FP NOTE: Although the referenced regulations and law may ultimately facilitate the commercial use of these assets, there is still great uncertainty regarding the practical aspects of operating UAS for commercial purposes in compliance with these requirements. FPs must consider the related uncertainties, including potential liability and collateral value and lien priority considerations.

Vessel Finance

Capetown Protocol for Vessels. UNIDROIT has raised again the possibility of a Protocol of the Cape Town Convention for the perfection of security interests in ships. To date, there are three protocols — for aircraft, rolling stock and space assets — and UNIDROIT is currently working on a fourth protocol for mining, agricultural and construction equipment. Although the original discussions surrounding the adoption of the Cape Town Convention included ships, they were dropped due to the existence of international maritime organizations that established international rules governing ships and because of concerns that a protocol would conflict with a newly drafted international convention on maritime liens and mortgages. While UNIDROIT has assigned a low priority to a feasibility study for this protocol, ships are not off the table.

The maritime community, including the Comité Maritime International (CMI), the international organization of national maritime law associations, has long resisted the adoption of a protocol for ships as an unnecessary intrusion into long-standing internationally recognized methods of perfecting security interests in ships. UNIDROIT's renewed interest, however, prompted the CMI to establish a working group to study ship financing practices around the world. The question of whether a protocol would be beneficial to the ship financing community has been brought into greater focus in the past year because of a case in Brazil in which the court did not recognize a ship mortgage on a Liberianflagged vessel. Among the reasons the court gave for its decision was that Liberia was not a party to the international convention on ship mortgages adopted by Brazil.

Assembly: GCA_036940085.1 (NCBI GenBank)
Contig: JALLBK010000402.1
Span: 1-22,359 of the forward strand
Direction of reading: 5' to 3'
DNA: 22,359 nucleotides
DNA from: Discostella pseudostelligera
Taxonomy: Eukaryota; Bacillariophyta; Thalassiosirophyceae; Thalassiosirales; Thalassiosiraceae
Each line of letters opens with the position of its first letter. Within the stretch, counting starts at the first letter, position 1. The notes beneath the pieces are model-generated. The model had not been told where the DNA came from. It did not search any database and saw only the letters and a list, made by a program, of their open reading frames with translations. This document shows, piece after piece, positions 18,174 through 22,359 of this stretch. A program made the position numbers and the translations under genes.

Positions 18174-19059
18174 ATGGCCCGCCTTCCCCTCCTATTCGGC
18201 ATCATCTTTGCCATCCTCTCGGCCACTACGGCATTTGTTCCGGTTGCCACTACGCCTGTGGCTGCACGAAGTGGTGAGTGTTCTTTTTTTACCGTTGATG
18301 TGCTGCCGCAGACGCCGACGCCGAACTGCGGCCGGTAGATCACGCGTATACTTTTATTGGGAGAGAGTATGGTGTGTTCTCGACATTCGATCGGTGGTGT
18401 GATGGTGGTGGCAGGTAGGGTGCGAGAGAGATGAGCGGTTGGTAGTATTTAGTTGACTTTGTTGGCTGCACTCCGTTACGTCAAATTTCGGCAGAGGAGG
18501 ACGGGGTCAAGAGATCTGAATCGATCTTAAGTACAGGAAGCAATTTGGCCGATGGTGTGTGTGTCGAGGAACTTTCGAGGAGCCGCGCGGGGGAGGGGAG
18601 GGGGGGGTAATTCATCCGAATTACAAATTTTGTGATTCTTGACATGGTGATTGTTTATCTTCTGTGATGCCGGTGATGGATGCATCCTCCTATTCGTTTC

While the case is still under appeal, the lower court's decision sent shock waves through the ship financing community. The case calls into question whether a lender secured by a U.S.-flagged vessel could enforce remedies in Brazil since the United States is also not a party to the international convention.

Definition of Vessel. What objects are considered "vessels" under maritime law is still an open question. U.S. law provides that a "vessel" includes "every description of watercraft or other artificial contrivance used, or capable of being used, as a means of transportation on water." The U.S. Supreme Court attempted to create an objective definition of a "vessel," most recently in Lozman v. City of Riviera Beach, 133 S. Ct. 735 (2013). The CMI has also formed a working group to study the definition of "vessel" to determine if a uniform definition could be developed. For the time being, providers of ship financing to such objects as offshore production platforms that are registered as vessels should continue to perfect their security interests using all available methods.

Inspection of Towing Vessels. The major regulatory development in 2016 was the adoption by the Coast Guard of regulations requiring the inspection of towing vessels. The regulations apply to all U.S.-flagged towing vessels (with limited exceptions) and go into effect for existing vessels on July 20, 2018. Financing sources for towing vessels should become familiar with these regulations and, if applicable, understand how their customers are meeting the requirements.

The content of this article is intended to provide a general guide to the subject matter. Specialist advice should be sought about your specific circumstances.